'The Women In My Life' is by far the most challenging number for me. It's one of the better things I've written, but the melody is sort of complex and for the life of me I can't sing the damn thing. I've contemplated farming out the vocal duties, but I'd rather get a take I can live with, or at leat one I can auto-tune without sounding like Cher or Madonna.

'Supplies' is a quirky number about hitch-hiking (another lost genre). Musically it's the most together tune, and I was successful in apeing both Keith Richards and Marc Bolan. Score!

'Stoned Again' will be the centerpeice of the record. It's one of those songs that wrote itself. Well, credit must be given to Rob Machold for divine inspiration. Rob is the preferred drummer at Smoke and Mirrors. One must understand what a machine he is to understand how this song came about, but suffice to say all I had to do was wait, and he gave me the song I was waiting for. More on this later.

'Long Goodbye' is heavily influenced by the Stones (Dear Doctor, Sister Morphine, and Far Away Eyes) and Pat Phillips' penchant for bluegrass/folk (Harlon, Long Black Veil). It's about a man dying from a war wound, and it tries to have a certain Kentucky flavor (or maybe Lynchburg Tennesee, though I'm a Jamesons man).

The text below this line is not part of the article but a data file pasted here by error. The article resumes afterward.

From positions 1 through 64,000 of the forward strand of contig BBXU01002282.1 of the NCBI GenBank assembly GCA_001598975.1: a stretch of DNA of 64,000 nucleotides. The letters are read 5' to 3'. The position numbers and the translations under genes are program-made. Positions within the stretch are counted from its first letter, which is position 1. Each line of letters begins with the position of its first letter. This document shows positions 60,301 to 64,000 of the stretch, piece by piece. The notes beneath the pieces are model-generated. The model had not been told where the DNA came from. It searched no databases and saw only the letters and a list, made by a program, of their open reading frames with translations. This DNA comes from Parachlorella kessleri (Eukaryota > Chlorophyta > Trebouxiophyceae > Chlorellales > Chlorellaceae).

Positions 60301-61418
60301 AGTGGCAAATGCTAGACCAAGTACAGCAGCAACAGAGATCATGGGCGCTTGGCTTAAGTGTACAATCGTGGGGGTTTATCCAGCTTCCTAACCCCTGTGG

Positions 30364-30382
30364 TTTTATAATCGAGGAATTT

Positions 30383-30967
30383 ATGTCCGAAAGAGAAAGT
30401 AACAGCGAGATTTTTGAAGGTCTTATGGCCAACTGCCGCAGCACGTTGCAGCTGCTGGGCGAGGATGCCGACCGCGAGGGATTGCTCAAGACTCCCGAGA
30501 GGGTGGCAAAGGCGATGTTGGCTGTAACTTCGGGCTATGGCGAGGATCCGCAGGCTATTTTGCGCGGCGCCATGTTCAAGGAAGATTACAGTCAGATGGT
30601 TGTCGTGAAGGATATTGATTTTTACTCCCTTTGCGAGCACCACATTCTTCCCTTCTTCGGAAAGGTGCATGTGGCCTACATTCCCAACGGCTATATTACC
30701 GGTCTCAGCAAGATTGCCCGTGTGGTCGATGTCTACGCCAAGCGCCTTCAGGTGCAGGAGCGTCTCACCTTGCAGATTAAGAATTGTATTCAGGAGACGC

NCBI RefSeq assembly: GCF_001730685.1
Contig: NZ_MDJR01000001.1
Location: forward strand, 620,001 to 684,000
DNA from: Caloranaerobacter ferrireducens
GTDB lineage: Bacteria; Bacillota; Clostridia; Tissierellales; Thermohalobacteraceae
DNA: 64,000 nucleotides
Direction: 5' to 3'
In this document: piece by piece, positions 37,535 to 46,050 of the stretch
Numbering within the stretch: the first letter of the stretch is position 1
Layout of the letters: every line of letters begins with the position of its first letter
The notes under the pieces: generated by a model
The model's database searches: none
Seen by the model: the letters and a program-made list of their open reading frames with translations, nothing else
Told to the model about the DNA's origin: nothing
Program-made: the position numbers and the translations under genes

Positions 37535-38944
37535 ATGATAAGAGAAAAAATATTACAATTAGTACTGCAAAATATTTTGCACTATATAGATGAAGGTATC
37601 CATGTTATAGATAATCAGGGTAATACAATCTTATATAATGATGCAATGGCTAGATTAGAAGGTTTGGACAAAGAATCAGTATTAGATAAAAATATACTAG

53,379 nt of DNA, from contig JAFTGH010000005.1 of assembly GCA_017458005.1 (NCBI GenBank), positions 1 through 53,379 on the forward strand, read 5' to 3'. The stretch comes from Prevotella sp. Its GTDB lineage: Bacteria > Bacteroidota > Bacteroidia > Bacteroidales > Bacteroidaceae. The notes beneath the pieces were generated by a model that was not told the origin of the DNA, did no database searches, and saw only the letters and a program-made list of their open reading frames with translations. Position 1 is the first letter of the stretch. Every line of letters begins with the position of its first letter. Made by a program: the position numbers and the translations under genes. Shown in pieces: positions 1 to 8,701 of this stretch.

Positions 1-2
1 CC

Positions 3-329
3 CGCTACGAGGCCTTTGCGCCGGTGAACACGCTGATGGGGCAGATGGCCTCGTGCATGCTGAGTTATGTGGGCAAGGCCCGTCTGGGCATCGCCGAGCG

The way it worked was like this; Chris went back to work, and I didn't. I had some time, and some golden Machold beats. You see, when Rob comes in to lay down tracks, for whatever project he's working on, he leaves us with them. Pristene drum tracks all done to a click, and arranged. Though the arrangement is in his head, it comes through, and can be easily felt. The transitions are there, breakdowns, B-parts, you name it. All one need do is pick up a guitar and start playing along, before you know it, bam, a song is born. Rob is a gift. Manna from Rock Heaven. My method was simple. I wrote the chord changes on my 5-string Keith tuning Junior, and I'd record that. Then I'd write a second guitar part in standard tuning and I'd record that with my Tele. For amps I used either the Fender Bandmaster or the Marshall, with a Shure SM57 on the grille. Then I'd do the bass, direct, and re-amp through the Bandmaster. Hopefully by this time a vocal melody and or lyric would form. Then I'd get real high, and work out the words. Sometimes I'd improv on the mic to get ideas flowing. When I was comfortable with the lyric, I'd record my vocals, then I'd cringe on playback and curse my shorcomings as a singer. Then I'd get real high again and write another damn song. After a few songs were worked up, I approached Chis and asked him to mix it for a hundred bucks when I was done. This was an obvious ploy on my part to get around his ideas and still have his skill at my disposal. Chris saw through my ruse and has good naturedly teased me about the whole thing. Chris has also donated some backing voices (much needed!), organ, and two guitar solos (Stoned Again, Supplies). I'm hoping to get Andy Rock to play a lead on 'Get It'. I've treid a few passes at a solo on 'The Women In My Life', but my penchant for heavy guage guitar strings has come back to bite me in the ass. Being as I haven't been in a band in almost two years now, I'm afraid I'm out of shape, and man these .13's are hard to bend.